High Court to be updated on Anglo Irish investigation
THE HIGH Court will be updated today on what progress has been made in the 3½-year investigation by the Office of the Director of Corporate Enforcement (ODCE) into the collapse of former Anglo Irish Bank.
The hearing is before Mr Justice Peter Kelly, who observed last January that the investigation appeared to be taking “a very, very long time”, but agreed to extend it to today.
The ODCE is investigating five issues. Mr Justice Kelly was told in January that 150 files had at that point been sent to the Director of Public Prosecutions (DPP) and that the investigation into two issues was complete and the rest were “substantially complete”. The judge remarked the investigation, while hugely complex and dealing with a wide variety of criminal offences never considered before here, still seemed to be taking “a very, very long time”.
He also said he was “taken aback” to hear just 11 gardaí were seconded to the ODCE inquiry to work with eight ODCE officials into the “largest and most serious” investigation in the State’s history. While that number of gardaí seemed extraordinary in the context of the investigation, he noted the ODCE believed it was enough to ensure the inquiry proceeded at “reasonable” speed.
The Garda Bureau of Fraud Investigation is conducting a parallel investigation into Anglo. Late last year it sent a file to the DPP on back-to-back deposits which Anglo undertook with Irish Life Permanent in September 2008.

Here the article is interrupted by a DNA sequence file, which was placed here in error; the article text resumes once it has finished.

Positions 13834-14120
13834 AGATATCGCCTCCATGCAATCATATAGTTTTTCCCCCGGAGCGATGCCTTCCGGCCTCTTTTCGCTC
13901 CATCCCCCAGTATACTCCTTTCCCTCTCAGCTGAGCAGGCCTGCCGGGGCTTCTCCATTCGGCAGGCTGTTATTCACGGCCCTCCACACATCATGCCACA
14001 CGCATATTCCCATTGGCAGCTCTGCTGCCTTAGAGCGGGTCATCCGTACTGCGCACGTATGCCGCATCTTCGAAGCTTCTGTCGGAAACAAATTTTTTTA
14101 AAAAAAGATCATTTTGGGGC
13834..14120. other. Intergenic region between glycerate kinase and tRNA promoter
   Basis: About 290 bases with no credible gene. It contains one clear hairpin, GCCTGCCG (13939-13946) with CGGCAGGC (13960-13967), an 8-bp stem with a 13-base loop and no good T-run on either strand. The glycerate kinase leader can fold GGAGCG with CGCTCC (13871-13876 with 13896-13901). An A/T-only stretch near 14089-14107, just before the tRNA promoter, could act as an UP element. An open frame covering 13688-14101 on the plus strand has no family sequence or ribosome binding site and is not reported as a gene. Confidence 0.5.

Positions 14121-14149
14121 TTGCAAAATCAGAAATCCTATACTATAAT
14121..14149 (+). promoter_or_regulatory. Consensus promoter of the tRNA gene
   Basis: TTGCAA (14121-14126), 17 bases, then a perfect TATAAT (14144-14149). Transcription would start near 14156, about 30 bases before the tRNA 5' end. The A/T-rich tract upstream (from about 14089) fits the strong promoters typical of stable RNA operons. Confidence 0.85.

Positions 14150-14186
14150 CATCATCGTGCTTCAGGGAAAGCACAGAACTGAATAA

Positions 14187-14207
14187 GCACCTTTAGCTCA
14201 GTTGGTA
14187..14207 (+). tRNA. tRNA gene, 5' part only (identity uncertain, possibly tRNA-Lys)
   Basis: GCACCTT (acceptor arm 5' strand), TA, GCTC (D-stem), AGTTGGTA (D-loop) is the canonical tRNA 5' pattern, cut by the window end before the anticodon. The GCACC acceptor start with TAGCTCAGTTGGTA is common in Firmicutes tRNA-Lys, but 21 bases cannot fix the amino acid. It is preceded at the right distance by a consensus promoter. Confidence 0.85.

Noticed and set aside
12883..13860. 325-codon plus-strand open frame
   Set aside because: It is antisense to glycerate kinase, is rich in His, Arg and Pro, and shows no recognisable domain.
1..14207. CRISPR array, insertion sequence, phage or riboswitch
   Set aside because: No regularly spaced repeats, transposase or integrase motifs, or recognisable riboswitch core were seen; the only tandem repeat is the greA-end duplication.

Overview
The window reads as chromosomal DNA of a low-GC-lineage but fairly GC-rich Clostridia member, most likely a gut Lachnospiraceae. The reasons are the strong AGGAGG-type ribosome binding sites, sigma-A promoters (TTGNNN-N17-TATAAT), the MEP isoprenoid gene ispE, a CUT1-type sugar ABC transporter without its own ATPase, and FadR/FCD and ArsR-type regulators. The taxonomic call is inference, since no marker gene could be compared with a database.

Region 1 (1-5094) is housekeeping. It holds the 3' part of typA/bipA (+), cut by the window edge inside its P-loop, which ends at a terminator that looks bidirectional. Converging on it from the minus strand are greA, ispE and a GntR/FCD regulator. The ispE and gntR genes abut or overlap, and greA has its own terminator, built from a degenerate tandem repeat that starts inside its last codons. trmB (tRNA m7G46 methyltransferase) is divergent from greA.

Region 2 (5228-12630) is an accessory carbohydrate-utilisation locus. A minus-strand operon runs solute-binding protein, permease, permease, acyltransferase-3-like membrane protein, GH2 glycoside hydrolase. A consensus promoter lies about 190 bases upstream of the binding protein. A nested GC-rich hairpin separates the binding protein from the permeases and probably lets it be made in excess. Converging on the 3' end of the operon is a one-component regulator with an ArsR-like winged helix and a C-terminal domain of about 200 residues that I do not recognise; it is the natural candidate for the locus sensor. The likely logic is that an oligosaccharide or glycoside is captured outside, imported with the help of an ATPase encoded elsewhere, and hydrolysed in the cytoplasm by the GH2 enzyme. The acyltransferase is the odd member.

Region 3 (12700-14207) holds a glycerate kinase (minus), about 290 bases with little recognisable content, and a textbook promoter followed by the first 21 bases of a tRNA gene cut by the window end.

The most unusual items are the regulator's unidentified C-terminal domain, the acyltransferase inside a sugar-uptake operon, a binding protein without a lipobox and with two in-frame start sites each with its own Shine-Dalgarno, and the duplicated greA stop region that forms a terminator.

The ODCE inquiry is essentially complete with regard to two issues – the provision of a loan to an Anglo executive director in late 2008 and the bank’s failure to maintain a register of transactions with its directors and persons connected with those directors.
Large files have been sent to the DPP on those matters (which do not relate to current officials of Anglo, renamed the Irish Bank Resolution Corporation). The investigation into the remaining three issues, including loans by Anglo in mid-2008 to certain parties to buy its shares, was “substantially complete”, the court heard.
A file was sent to the DPP last January on a fourth issue relating to transactions by Anglo directors and the suspected provision by Anglo officers of false or misleading information to the bank’s auditors. Further investigative work on that issue was necessary due to the unexpected length of the engagement with “reluctant” witnesses, the judge was told.
Completion of the investigation into the fifth issue – whether alleged false or misleading information in some Anglo financial and interim management reports breached the EU transparency directive – awaited finalisation of the investigations into the other four issues.
Mr Justice Kelly was told in January the delay in fully completing all five strands of the investigation arose from several factors, including the reluctance of persons regarded as key witnesses to provide statements.
Progress had been made following enactment of the Criminal Justice Act 2011 providing for reluctant persons to be compelled to provide certain documents and information, the court was told.
The ODCE investigation began after millions of files were seized from the bank in February 2009.
High Court orders are required to allow for an extended power of seizure over those documents while the court must also be kept informed of the progress of the investigation.